Combat is fluid and looks heavily stylized, relying on brutal combos that look as impressive as they are effective. Successful hits cut your enemy, drawing blood which erupts in a geyser once a foe is defeated. In addition to filling the required quota of gore found in a Suda 51 game, this blood has a use in battle as well. Collected blood helps to increase Zappa’s blood level, and unleashing this stored blood triggers extremely powerful attacks that can clear entire screens. Zappa is remarkably fast, and you can dart back and forth around your enemy. Draw in close to unleash a powerful combo with your sword or fall back and cover them with gunfire from your gun arm. You could try to get by with simple button mashing, but the best method involves attacking with strategy, employing powerful combos while avoiding attacks and falling back when necessary. Battles are slick and visually pleasing, but what is most impressive is that you are controlling the action. It doesn’t feel like you’re stuck in some quick time event, but rather that you are the one responsible for the action and not just responding to it.
After clearing out all of his cronies, Zappa finally finds Hamada-Yama and lets him know he is there to collect his head. He is nothing if not a straightforward assassin. The battle takes place in multiple parts, with Hamada-Yama first mounting his tiger and fleeing through the woods. No one said yakuza bosses had to be brave, right? You chase him down on your motorcycle, needing to use your sword to inflict damage while maneuvering your vehicle in something that plays out like a simplistic Road Rash. He finally opts to fight you directly, first on his own and then with the aid of his tiger and each stage of the battle is intense and unique. Planning and taking advantage of patterns become even more crucial, as one blow can leave you missing several chunks of health. The battle is fast paced, testing your reflexes and skill far more than your luck. When the battle is finally over, Hamada-Yama asks for your assistance in committing seppuku, leading to a surprisingly powerful death scene in a level that had been basically nothing but death scenes.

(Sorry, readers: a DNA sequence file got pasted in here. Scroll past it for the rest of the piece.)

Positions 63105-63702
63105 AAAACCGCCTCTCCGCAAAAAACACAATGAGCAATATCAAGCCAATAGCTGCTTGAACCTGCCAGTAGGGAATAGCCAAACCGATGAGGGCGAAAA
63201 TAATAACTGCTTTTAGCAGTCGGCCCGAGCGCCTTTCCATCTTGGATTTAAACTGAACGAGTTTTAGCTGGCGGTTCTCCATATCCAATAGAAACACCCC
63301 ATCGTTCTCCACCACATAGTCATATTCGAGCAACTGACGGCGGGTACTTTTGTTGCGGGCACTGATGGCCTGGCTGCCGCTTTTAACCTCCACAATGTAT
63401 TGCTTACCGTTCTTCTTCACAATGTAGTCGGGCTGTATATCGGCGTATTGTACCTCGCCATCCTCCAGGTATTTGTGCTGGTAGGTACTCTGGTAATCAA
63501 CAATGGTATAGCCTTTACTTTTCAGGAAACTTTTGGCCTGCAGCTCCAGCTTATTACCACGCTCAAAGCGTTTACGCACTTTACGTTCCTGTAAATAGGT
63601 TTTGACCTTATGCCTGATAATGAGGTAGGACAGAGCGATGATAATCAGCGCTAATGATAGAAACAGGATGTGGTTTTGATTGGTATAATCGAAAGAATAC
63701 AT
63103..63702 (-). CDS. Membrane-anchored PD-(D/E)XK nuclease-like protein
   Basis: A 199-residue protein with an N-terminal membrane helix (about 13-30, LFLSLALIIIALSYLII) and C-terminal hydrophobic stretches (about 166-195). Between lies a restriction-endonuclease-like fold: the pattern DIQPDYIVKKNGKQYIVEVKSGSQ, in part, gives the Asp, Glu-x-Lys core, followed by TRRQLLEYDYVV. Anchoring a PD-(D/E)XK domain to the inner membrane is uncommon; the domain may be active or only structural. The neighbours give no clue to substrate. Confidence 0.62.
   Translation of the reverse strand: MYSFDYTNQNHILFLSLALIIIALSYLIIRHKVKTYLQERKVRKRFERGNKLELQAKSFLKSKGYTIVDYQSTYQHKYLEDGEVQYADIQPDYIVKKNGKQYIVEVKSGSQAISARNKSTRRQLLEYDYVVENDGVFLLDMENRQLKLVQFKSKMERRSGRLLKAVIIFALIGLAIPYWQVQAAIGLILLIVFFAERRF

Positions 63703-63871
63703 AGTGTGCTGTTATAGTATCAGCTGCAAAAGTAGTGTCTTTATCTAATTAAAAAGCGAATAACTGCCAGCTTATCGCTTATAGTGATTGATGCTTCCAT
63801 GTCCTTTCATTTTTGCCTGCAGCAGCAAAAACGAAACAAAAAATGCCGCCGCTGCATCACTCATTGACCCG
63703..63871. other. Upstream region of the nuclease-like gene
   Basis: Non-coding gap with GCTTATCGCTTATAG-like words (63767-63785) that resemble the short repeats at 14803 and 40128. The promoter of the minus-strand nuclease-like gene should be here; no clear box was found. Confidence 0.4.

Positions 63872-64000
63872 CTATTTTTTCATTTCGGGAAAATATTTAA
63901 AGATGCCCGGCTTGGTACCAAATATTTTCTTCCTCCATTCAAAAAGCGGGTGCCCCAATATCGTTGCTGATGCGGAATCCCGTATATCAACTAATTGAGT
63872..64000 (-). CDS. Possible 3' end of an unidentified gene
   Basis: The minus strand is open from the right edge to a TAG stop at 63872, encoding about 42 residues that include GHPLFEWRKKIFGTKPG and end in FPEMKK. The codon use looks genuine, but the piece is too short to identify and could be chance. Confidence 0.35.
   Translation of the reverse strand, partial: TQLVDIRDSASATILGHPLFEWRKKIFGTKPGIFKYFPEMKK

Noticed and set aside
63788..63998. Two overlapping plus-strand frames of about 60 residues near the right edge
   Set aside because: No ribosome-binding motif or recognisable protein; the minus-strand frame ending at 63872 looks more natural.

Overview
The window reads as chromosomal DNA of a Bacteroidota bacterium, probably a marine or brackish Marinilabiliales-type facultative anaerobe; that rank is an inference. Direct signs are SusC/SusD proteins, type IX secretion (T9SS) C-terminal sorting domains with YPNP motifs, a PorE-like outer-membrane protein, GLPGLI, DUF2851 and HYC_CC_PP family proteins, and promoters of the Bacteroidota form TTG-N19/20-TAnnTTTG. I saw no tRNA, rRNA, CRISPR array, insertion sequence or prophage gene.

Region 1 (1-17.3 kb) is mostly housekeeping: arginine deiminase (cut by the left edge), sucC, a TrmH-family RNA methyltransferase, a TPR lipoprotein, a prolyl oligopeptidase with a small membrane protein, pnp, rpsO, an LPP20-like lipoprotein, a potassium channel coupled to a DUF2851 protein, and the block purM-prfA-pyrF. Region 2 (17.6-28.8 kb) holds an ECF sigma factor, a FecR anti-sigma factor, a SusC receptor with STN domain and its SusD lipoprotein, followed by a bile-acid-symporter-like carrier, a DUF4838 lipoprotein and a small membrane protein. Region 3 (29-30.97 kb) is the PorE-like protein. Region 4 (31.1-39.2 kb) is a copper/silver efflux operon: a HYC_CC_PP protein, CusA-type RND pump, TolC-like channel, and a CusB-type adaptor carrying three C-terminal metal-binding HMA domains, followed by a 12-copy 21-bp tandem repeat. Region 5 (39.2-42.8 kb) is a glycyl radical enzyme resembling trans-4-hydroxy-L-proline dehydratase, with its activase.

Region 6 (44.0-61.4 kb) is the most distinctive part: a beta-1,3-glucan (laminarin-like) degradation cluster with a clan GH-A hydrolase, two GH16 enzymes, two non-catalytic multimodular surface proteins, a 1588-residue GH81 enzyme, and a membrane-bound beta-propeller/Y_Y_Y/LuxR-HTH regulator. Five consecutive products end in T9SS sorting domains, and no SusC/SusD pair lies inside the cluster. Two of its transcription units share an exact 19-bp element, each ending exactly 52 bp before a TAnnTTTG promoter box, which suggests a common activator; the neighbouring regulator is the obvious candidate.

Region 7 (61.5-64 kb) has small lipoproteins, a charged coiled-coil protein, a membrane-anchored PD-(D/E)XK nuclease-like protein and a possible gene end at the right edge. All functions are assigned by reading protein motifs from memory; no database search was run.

Of course, the game isn’t all blood and gore. There’s plenty of breasts, too. One of the more…er…unique features is the Gigolo Mode, a way to unwind after an afternoon spent killing by ogling scantly clad women. There are several women in the game that you will have the chance to woo, and by woo I mean stealthily ogle their naughty bits until they agree to sleep with you. I’m almost positive this is not how it works at normal bars, but then again I’ve never tried hitting on women with one giant robot mech arm. Zappa’s Gigolo Glasses allow him to peak through articles of clothing, and I’m having a hard time figuring out if this would come in handy in any other way other than being a pervert. Maybe he is just checking for weapons? That syringe the nurse was carrying might be weaponized! You never know!
And, of course, it is hard to talk about Killer is Dead in detail without mentioning the visual appeal of the whole thing. A lot of work went into creating a unique, striking art style and visual flair is something this game has in spades. It is somewhat reminiscent of the film and comic series Sin City, amongst others, for the way the game plays with contrasts in lighting. The game uses a cel-shaded style, but goes even further to make the visuals stand out by utilizing huge contrasts between the bright areas and the dark ones. The game isn’t afraid of throwing a lot of colors at you, with parts of levels looking like you are frolicking through a funhouse, but there is a darkness both in tone and color that balances everything out. Shadows are seemingly everywhere, at times obscuring part of the screen and at times focusing your attention on the few lone bright spots. Animations are smooth and crisp and even the more complex animations are pulled off well. The overall effect is one of remarkable polish and striking originality, and the game looks absolutely beautiful.
Killer is Dead is a game that, at the very least, cries out for recognition. It is unique and interesting in just about every aspect, from visual presentation to gameplay to story. It looks to be one of the biggest and most interesting games to hit consoles this year, and every ounce of its extremely stylized presentation basically screams out to be played. While this game comes out in Japan August 1 (with some glowing reviews already being released), it won’t hit American shelves until late next month. If you’re having trouble waiting, you can check out one of Suda 51′s previous games as there really isn’t a bad one among them. Even those, however, may not be able to fully prepare you for the insanity coming to your Xbox 360 and PS3 on August 27.